Love them or hate them, genetically modified organisms, or GMOs, are alive and well in our modern day food system. Some argue they are essential to solving world hunger, while others are convinced they are slowly and silently killing us.
I don’t fully believe either argument… at least not yet.
What are GMOs?
There’s a statement I often hear from GMO advocates stating that all foods have been genetically modified. While I agree, and this is technically true, I feel it’s muddling the conversation. Genetic modification does indeed happen each time a plant or animal breeds – whether in nature or in a lab. Nature has been naturally selecting stronger genetic varieties of plants and animals since the beginning of life – a wonderful phenomenon known as evolution. Humans have learned we can speed up this natural process through techniques such as cross-pollinating or grafting.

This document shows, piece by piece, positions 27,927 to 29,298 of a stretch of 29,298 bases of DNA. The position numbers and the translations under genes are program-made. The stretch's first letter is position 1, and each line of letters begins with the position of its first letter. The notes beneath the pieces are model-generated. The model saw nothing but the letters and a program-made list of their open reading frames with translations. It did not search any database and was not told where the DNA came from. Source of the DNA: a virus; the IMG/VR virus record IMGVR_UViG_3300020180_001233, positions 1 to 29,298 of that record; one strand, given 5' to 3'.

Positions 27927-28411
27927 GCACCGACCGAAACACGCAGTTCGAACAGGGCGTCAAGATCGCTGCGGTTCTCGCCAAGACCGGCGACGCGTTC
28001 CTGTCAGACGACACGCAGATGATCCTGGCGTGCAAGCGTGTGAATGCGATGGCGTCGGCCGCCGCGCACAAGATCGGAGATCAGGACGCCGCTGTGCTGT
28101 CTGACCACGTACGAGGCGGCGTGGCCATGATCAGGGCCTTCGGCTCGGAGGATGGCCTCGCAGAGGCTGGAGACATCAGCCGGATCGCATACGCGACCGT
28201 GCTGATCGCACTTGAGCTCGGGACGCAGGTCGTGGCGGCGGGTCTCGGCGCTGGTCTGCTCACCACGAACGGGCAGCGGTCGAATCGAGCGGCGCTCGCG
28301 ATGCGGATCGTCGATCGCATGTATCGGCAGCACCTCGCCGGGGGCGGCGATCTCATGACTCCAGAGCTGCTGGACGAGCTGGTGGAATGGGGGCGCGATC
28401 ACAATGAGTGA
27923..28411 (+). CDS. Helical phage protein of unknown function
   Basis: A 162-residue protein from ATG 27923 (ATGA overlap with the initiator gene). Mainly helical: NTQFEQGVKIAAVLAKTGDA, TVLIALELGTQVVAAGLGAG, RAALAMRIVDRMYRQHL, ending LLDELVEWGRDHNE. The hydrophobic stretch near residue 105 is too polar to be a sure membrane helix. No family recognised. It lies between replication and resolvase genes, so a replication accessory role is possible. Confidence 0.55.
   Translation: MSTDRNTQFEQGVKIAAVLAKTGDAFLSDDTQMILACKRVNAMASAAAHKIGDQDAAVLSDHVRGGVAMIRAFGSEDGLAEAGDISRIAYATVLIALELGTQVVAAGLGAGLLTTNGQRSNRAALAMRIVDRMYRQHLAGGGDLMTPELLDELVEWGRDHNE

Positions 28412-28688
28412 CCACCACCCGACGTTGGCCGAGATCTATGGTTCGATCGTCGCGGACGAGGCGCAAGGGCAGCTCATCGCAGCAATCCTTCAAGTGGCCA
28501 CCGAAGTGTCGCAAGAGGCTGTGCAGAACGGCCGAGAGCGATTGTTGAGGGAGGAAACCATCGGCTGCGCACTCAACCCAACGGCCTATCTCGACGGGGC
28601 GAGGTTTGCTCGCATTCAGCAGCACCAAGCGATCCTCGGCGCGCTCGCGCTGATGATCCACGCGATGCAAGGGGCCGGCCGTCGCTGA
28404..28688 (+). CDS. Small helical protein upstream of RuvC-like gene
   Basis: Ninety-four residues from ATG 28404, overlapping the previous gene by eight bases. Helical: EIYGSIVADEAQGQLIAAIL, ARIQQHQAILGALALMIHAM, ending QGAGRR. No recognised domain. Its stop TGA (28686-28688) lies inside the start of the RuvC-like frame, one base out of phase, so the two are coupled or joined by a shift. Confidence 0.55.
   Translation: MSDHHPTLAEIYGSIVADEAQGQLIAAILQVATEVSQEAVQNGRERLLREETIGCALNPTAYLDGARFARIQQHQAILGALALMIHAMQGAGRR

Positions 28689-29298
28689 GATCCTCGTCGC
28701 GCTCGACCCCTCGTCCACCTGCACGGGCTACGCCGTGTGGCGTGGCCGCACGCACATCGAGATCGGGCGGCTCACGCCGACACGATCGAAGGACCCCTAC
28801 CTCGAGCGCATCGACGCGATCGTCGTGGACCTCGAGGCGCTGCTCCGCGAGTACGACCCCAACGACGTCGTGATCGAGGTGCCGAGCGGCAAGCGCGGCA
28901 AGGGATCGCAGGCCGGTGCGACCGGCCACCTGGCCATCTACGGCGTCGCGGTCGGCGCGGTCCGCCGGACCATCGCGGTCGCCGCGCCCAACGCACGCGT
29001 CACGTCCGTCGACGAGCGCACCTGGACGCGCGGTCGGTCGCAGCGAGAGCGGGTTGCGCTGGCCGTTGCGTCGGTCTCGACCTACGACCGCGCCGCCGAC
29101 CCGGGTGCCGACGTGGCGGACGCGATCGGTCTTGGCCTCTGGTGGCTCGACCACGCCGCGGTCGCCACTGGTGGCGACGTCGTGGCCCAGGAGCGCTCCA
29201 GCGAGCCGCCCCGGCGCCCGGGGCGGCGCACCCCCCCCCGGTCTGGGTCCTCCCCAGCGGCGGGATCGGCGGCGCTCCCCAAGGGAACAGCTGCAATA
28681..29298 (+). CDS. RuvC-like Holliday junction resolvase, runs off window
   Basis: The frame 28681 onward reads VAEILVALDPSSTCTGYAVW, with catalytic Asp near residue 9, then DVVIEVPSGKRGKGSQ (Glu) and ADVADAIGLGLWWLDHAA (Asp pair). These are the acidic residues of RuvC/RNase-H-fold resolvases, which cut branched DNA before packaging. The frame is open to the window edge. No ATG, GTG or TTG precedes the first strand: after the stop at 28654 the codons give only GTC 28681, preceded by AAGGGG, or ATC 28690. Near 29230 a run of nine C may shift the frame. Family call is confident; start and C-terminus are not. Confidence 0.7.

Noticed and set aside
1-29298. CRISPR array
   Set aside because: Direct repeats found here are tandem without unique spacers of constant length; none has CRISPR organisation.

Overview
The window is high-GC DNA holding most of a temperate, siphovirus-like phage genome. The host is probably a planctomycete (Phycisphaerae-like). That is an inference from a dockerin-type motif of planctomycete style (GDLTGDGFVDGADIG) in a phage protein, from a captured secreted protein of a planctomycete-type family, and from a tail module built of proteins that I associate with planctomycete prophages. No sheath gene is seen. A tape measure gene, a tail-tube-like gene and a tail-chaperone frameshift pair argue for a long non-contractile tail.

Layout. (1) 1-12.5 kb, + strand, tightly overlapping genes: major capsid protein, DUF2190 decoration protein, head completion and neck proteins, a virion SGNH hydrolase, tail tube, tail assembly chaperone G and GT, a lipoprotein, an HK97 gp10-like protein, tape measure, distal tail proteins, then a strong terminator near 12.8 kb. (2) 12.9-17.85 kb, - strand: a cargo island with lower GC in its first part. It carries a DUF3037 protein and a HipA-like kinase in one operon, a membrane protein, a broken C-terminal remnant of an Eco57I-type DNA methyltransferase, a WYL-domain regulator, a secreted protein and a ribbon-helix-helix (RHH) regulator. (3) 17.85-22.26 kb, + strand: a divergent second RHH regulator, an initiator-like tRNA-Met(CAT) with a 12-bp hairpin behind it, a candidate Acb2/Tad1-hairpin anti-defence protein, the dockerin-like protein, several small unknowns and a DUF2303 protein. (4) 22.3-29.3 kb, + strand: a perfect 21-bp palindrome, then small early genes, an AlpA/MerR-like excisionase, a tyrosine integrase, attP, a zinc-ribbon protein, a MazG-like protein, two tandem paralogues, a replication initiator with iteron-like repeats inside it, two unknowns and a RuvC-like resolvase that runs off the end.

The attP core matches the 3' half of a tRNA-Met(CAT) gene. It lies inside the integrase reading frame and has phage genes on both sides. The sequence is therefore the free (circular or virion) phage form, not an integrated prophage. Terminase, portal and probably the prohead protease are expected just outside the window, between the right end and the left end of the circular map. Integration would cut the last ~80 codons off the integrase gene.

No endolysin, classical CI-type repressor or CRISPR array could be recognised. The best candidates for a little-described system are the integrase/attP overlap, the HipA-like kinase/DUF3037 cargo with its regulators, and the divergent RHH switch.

However when discussing GMOs, most people are referring to the transgenic modification of a plant or animal. This means splicing the genes from one species to another unrelated species to produce a desired outcome. This would not happen in nature unless you’re exceptionally good at coaxing an arctic fish to breed with a strawberry.
Should we be concerned?
To date, there is no compelling evidence that transgenic GMO foods themselves are harmful to human health. This is a good thing.
However some are concerned about the ecological impact that transgenic species could have on varieties that already exist in nature. As an example, there is concern over GMO salmon escaping into the wild and breeding with native varieties, which could disrupt the wild fish ecology and aid in the collapse of fish species.